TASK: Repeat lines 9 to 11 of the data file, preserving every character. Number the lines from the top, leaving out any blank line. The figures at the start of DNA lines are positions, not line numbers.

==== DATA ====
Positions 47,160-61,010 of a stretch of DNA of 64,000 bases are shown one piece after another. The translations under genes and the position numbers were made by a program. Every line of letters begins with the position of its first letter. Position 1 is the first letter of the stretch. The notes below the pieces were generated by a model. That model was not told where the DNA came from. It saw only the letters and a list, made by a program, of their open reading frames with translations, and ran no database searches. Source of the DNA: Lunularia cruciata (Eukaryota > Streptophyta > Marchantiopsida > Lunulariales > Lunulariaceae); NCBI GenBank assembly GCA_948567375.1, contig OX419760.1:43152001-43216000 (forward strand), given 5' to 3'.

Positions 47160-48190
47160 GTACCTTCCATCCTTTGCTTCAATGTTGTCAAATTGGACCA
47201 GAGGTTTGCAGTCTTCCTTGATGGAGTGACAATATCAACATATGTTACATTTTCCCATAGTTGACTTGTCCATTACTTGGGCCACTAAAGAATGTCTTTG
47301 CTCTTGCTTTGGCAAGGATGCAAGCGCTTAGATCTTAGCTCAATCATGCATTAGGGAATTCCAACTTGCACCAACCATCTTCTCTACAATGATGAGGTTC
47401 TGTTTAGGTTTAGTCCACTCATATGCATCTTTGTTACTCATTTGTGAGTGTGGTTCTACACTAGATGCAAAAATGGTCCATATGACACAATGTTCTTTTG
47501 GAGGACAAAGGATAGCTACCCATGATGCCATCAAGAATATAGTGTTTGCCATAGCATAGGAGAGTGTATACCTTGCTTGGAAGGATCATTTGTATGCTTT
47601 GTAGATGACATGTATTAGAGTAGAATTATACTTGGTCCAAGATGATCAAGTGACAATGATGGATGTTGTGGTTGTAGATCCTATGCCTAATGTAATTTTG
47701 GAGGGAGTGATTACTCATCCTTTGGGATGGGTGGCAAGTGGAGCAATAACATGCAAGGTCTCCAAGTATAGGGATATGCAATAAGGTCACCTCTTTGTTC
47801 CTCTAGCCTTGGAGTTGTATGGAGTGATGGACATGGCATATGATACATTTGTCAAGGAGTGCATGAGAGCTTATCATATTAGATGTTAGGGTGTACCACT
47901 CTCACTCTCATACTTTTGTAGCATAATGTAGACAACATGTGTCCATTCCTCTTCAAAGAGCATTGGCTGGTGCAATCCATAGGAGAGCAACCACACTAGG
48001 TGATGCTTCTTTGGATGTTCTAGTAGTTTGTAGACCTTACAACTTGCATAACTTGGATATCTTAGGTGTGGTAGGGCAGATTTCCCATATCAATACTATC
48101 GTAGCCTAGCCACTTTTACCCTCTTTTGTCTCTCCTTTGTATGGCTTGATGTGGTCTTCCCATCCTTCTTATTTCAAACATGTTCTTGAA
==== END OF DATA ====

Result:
47701 GAGGGAGTGATTACTCATCCTTTGGGATGGGTGGCAAGTGGAGCAATAACATGCAAGGTCTCCAAGTATAGGGATATGCAATAAGGTCACCTCTTTGTTC
47801 CTCTAGCCTTGGAGTTGTATGGAGTGATGGACATGGCATATGATACATTTGTCAAGGAGTGCATGAGAGCTTATCATATTAGATGTTAGGGTGTACCACT
47901 CTCACTCTCATACTTTTGTAGCATAATGTAGACAACATGTGTCCATTCCTCTTCAAAGAGCATTGGCTGGTGCAATCCATAGGAGAGCAACCACACTAGG